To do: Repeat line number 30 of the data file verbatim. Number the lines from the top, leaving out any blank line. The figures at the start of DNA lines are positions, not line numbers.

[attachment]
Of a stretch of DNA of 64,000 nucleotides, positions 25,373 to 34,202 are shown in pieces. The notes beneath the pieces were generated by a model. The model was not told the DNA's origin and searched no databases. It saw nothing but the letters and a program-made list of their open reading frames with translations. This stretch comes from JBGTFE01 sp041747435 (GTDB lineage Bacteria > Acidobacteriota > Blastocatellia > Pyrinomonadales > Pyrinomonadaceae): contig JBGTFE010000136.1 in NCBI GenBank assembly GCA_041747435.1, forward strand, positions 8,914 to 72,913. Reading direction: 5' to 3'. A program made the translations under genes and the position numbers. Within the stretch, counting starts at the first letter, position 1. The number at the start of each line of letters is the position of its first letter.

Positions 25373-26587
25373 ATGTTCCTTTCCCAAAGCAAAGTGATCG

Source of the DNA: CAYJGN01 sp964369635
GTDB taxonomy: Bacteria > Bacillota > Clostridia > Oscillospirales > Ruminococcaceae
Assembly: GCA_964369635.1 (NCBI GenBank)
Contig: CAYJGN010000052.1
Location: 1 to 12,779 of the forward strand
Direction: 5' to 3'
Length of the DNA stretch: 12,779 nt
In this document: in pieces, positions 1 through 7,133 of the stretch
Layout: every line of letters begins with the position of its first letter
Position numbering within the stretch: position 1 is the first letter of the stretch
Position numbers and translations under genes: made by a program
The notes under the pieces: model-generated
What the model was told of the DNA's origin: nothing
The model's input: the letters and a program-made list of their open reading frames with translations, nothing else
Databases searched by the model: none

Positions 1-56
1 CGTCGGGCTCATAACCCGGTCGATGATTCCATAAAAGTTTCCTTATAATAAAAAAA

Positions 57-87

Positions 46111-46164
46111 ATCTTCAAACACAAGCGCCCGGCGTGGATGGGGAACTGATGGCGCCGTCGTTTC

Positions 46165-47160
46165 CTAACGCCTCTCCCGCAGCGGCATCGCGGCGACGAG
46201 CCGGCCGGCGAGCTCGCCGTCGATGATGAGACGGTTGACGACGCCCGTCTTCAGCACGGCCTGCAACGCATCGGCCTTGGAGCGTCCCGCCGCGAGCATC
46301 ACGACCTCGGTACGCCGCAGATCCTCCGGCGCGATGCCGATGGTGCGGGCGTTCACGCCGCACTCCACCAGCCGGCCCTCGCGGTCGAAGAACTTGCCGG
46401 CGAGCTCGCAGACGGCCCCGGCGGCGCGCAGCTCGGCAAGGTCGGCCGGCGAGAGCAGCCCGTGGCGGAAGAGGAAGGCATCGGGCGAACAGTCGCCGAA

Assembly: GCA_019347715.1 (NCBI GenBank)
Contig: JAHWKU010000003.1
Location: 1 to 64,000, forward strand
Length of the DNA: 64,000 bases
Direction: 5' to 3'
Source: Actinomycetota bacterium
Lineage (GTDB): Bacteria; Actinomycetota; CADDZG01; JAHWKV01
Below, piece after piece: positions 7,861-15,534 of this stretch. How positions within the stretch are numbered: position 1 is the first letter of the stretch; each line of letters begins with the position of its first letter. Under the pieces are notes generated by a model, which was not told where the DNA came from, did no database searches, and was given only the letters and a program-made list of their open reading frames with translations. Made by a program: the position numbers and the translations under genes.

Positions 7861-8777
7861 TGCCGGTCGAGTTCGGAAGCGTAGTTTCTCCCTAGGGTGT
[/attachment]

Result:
Contig: JAHWKU010000003.1